LAMBERT: ...About 4 or 5 o’clock, my son was in his basement trying to get water out, and he heard on the news that an elderly couple from River Plantation had been taken to the hospital, Life Flighted--the man to St. Thomas, the woman to Vanderbilt. They would not release their names. So, I called him back, and I said, ‘Just call the hospital and tell them your name, and tell them Grandpa’s name, and see if, if it’s them.’ So he called St. Thomas, and he said, “My name is Chuck Lambert, and I just heard that an elderly couple from River Plantation had been airlifted to St. Thomas, and we can’t find my grandfather, and his name is Joe Formosa, and his wife’s name is Bessie.” And all they would say is, “We have them.” So, I’m secretary to the Bishop for the Diocese of Nashville, so I called the Bishop, and I said, “Bishop, we, we’ve just arrived in Biloxi, and we have gotten word that my dad and his wife have been airlifted to St. Thomas. They will not tell us their condition. Can you please go to the hospital and meet my son?” He lives in Gallatin, and he said, “I’m on my way.” So, he went to Gallatin, and my son, Chuck, arrived at the hospital. And they told him that my father and his wife were deceased.
And (emotion in voice)--(pauses)--he called his two brothers, my older son and my younger son, and they got to the hospital. My younger son, as I was telling--Owen--was landlocked in Franklin; he lives off of Sneed Road, and it took him an hour and a half to get there. But my middle son had to identify my dad’s remains. And, the Bishop was there with him, and they called me, and my husband had just gone down to the casino, and when they called me, I just was hysterical. So my friend went down and got him, and we just got in the car and started drivin’ back home. Well, my phone charger blew up, literally blew up, because we had been on the phone so much, and I had had it in the, thing, and it just fell apart. So my phone battery went down; we used her phone, and my phone, and she didn’t have her charger.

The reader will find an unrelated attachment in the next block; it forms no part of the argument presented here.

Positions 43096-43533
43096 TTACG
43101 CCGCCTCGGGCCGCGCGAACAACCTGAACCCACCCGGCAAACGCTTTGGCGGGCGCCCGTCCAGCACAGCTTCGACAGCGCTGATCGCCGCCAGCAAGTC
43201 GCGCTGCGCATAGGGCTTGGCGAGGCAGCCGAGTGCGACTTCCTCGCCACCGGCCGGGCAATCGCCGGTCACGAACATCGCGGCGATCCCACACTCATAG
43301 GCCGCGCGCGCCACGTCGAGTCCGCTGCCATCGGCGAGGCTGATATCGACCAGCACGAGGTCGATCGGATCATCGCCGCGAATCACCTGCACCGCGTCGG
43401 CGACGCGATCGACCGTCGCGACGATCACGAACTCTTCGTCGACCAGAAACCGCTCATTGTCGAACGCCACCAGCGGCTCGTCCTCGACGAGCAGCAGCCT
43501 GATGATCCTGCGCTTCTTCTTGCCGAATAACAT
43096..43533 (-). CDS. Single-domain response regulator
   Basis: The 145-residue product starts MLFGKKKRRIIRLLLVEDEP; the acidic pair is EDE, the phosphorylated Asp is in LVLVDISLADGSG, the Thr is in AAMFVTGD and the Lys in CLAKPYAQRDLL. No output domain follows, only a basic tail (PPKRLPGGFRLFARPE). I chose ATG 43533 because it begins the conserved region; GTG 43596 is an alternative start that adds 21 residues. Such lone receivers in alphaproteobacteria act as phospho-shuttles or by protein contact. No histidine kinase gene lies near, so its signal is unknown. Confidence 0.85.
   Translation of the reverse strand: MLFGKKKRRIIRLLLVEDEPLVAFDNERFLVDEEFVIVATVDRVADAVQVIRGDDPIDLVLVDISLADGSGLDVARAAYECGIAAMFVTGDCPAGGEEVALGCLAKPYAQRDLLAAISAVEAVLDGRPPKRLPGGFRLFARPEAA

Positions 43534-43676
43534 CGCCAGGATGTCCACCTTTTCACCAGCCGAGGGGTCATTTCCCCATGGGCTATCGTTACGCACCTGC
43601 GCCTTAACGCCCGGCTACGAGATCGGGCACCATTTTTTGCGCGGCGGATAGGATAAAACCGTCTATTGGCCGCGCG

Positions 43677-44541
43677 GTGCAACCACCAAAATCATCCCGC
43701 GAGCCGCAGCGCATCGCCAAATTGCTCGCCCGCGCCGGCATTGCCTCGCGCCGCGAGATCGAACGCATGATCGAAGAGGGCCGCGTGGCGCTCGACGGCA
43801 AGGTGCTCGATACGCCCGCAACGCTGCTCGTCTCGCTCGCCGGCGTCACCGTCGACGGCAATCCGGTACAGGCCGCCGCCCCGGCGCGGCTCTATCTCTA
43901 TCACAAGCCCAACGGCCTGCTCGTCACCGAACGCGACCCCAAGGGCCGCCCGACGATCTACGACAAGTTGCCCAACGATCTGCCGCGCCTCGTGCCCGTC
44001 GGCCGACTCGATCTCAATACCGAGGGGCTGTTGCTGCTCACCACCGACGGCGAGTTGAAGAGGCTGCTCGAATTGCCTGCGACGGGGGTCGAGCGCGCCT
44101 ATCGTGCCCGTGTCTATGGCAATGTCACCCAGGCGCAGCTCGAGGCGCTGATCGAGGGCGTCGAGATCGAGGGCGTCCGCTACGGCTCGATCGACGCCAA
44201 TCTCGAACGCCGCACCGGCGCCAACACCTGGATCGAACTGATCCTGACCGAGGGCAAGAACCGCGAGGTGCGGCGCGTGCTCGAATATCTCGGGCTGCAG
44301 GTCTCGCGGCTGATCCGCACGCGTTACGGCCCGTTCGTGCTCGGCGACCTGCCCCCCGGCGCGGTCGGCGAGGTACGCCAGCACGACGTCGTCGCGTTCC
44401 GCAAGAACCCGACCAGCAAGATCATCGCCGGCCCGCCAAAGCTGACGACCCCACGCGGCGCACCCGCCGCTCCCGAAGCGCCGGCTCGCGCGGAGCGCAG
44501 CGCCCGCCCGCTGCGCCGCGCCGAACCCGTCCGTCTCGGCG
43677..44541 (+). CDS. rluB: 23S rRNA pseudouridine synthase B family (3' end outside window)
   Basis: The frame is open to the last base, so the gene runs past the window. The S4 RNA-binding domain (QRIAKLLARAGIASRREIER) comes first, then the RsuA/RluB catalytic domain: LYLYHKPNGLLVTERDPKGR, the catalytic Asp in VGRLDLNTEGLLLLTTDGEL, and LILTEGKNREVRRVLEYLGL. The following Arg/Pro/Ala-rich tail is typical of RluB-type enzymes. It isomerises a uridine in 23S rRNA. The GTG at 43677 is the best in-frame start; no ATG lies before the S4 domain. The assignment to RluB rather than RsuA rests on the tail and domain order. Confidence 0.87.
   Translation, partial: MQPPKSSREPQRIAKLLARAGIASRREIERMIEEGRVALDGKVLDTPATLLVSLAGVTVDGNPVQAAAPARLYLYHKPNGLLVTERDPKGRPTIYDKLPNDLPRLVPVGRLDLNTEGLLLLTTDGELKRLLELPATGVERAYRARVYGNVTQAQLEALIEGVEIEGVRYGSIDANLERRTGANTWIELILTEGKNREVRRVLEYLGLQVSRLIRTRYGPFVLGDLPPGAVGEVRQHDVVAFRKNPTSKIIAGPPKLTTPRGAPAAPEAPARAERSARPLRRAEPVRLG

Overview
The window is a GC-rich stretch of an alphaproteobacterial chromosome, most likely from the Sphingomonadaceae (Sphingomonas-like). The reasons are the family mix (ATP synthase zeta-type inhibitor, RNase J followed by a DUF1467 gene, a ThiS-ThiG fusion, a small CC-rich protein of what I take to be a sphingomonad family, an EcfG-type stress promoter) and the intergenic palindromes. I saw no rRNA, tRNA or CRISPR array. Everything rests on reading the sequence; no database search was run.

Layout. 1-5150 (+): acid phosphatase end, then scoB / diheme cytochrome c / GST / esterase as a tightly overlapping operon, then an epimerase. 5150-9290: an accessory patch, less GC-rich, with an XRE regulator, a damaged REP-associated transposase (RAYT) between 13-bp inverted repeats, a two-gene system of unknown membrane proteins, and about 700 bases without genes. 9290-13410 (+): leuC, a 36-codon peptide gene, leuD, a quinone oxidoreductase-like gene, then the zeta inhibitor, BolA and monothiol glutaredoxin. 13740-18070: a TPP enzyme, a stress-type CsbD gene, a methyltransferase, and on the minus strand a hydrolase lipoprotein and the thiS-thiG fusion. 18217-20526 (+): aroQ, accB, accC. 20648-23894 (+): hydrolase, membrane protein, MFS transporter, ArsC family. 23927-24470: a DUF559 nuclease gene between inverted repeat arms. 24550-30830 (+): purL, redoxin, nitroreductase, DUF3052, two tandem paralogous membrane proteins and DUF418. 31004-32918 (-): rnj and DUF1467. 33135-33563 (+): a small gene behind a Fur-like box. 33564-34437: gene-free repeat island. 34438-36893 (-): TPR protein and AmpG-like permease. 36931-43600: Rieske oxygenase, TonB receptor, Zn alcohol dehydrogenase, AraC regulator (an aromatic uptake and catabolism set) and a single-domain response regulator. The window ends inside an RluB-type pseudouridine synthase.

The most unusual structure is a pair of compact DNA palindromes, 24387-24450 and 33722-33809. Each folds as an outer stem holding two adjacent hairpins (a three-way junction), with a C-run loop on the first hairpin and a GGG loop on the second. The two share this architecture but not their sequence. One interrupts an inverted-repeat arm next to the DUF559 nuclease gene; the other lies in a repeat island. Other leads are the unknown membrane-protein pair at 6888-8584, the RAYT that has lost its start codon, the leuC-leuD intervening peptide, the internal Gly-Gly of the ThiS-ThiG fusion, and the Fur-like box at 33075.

Well, we lost contact then; we couldn’t get cell phone service, and uh, the last call we had gotten, they said, “you probably won’t be able to get back into Nashville.” But I said, ‘we’re comin’ in anyway.’ So, we drove all night from Biloxi, and we got here about 4 a.m. on the 3rd, which was Monday, not knowing if my dad’s house was flooded, if our house was flooded, not knowing anything. And, when we got here, um, they said they couldn’t release the bodies, because the medical examiner had to do his thing before they could release them. So, we lay down for a couple of hours, to try to get some sleep, and, um, my door bell rang about 7, and it was one of my neighbors, down the street, and she had lost her husband two weeks before. Her house had flooded; she had lost her car, her house, and everything, and she walked (emotion in voice) to our house, when she heard about my dad, to see what she could do to help us. Her daughter lost her house and car; they were homeless, and they were coming to see if they could help us. They had been evacuated by a boat, and got out--
U.S. and international copyright laws protect this digital content, which is provided for educational purposes only and may not be downloaded, reproduced, or distributed for any other purpose without written permission. Please contact the Special Collections Division of the Nashville Public Library, 615 Church Street, Nashville, Tennessee, 37219. Telephone (615) 862-5782.